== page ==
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¿Cómo estás?: Learning Spanish with La Profesora

Improve conversation skills by practicing questions and answers in Spanish.

¡Hola mis amigos! ¿Cómo están ustedes? Actually, that’s what today’s post is about: how to answer the question, “¿Cómo estás?” (How are you?) If we're talking about simple social pleasantries, the exchange would go like this:

¿Cómo estás?  (How are you?)

 Bien. ¿Y tú?   (Fine. And you?)

 Bien, gracias. (Fine, thank you)

But if you're conversing with family or friends and you genuinely want to know how someone is doing, we'll need a little more than that.

If you want to ask a person or persons how how they are, here are your choices:

1)  ¿Cómo estás? (koh-moh es-tahs)

This form is used when talking to one person that you address by their first name.

¿Cómo estás, Ana?

2)  ¿Cómo está usted? (koh-moh es-tah ew-stead)

This form is used when addressing one person with a title.

 ¿Cómo está usted, Doctor Garcia?

 3) ¿Cómo están ustedes? (koh-moh es-tan ew-stead-es)

This is the plural form, used when talking to more than one person.

¿Marta y Juan, cómo están ustedes?

¿Señorita Martin y Señora Moreno, cómo están ustedes?

 If “y” is new for you, it means “and”, and is pronounced “ee”.

 So basically there are three phrases that you can memorize to ask “How are you?” Yes, it’s two more than we have in English, but the differences are slight so memorization isn’t too tricky.

 Now that you’ve mastered the questions, you need to know how to respond when someone asks you, ¿Cómo estás?

Estoy” (es-toy) means “I am”. Use “estoy” and one of the following words, and you’ve got yourself a perfect answer in Spanish:

 Estoy bien (bee-en):  I’m fine, well

 Estoy feliz (fay-lees): I’m happy

 Estoy de buen humor (day bwayn oo-more): I’m in a good mood

 Estoy de mal humor (day mahl oo-more:) I’m in a bad mood

 Estoy regular (reh-goo-lahr): I’m okay

 Estoy triste (trees-tay): I’m sad

Easy, right? This next part gets a tiny bit tricky, but still pretty easy. Here goes: if you’re a female, you have to change the “o” ending on the following words to “a”. That’s it, not bad at all. And if you’re a guy, never mind.

 cansado (cahn-sahd-oh): tired          [cansada: cahn-sah-dah]

 enfermo (en-fair-moh): sick              [enferma: en-fair-mah]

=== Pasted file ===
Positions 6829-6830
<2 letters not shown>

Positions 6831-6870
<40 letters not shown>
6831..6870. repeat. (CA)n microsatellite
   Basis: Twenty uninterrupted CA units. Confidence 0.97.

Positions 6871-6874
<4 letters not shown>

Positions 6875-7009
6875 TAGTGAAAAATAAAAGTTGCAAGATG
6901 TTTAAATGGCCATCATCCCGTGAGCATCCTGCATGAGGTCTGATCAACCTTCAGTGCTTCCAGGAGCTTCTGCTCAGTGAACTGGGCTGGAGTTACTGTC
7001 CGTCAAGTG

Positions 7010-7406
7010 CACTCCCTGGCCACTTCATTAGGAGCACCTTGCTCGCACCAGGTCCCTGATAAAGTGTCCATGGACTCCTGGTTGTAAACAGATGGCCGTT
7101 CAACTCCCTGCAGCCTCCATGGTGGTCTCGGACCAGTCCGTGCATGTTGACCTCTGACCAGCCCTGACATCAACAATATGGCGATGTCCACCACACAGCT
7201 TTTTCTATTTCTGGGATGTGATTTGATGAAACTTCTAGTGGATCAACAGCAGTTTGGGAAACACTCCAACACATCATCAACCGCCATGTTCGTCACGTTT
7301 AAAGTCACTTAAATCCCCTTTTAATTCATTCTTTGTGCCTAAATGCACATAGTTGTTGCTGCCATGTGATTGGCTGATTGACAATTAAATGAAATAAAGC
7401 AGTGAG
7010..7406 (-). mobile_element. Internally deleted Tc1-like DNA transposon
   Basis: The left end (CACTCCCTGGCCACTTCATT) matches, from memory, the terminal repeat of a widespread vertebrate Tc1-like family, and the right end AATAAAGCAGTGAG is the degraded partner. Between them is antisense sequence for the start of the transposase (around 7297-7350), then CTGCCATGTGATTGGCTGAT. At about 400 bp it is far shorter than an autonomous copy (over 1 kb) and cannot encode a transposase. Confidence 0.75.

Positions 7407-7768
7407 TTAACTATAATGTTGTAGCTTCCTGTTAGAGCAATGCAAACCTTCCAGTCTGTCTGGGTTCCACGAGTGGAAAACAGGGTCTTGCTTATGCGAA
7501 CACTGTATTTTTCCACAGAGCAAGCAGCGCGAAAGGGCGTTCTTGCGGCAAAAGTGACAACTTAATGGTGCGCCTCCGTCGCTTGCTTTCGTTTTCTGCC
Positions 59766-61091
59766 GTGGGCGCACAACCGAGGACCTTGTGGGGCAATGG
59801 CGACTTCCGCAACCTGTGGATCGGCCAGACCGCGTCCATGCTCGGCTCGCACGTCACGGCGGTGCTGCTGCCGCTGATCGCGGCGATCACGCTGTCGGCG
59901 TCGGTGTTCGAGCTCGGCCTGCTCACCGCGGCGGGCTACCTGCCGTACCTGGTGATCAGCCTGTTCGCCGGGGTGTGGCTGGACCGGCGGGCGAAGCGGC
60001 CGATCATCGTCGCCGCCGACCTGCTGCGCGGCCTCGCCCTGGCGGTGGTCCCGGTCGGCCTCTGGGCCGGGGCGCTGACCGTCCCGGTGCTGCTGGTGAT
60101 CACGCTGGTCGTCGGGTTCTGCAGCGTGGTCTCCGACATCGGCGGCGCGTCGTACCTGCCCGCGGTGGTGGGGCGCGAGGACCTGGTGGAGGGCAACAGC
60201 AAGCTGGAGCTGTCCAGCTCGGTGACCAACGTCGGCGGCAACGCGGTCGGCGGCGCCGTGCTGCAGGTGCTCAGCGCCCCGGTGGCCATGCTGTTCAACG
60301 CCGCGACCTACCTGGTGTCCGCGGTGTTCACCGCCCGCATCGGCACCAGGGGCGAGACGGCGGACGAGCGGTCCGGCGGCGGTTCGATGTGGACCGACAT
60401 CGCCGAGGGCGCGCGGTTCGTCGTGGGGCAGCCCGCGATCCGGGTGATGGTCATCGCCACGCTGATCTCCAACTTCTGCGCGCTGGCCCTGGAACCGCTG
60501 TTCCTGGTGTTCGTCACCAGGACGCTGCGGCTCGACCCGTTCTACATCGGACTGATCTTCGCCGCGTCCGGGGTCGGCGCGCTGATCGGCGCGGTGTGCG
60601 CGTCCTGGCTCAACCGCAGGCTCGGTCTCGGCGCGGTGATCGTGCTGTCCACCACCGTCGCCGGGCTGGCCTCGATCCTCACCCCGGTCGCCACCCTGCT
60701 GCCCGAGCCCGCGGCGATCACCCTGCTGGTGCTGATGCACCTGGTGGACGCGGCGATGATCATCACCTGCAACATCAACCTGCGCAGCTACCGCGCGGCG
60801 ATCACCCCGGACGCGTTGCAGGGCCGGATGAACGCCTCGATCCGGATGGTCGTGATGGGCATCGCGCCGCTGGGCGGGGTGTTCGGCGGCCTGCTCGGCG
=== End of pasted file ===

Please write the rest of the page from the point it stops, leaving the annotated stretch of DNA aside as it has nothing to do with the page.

preocupado (pray-ah-koo-pah-dough: worried 

                                                        [preocupada: pray-ah-koo-pah-dah]

 nervioso (nair-vee-oh-so): nervous    [nerviosa: nair-vee-oh-sah]

 aburrido (ah-burr-ee-dough): bored   [aburrida: ah-burr-ee-dah]

 deprimido (deh-pree-me-dough): depressed  [deprimida: deh-pree-me-dah]

 ocupado (oh-koo-pah-dough): busy   [ocupada: oh-koo-pah-dah]

 contento (con-ten-toh): happy          [contenta: con-ten-tah]

 enojado (en-oh-ha-dough): angry      [enojada: en-oh-ha-dah]

 

Just one more thing and I’ll let you go practice (you are going to practice, right?)

 To make a negative statement, just put “no” in front of “estoy”:

 No estoy bien.

 No estoy cansada.

 No estoy enfermo.

Pretty simple phrases to memorize, and you're ready for conversation.

 

Today's idiom is an answer to the question, ¿Cómo estás?

Tengo hambre (ten-go ahm-bray): I'm hungry

It's an idiom because it really means "I have hunger".

 

I have two websites today that may appeal to those who are more advanced or who would like a challenge:

www.onlinenewspapers.com/mexico.htm   links to newspapers throughout Mexico

www.hulu.com/la-que-no-podia-amar       a Mexican "novela" on Hulu!

 

¡Qué tengan una buena semana! (Have a great week!)

 

 

 

 

 

This post is contributed by a community member. The views expressed in this blog are those of the author and do not necessarily reflect those of Patch Media Corporation. Everyone is welcome to submit a post to Patch. If you'd like to post a blog, go here to get started.

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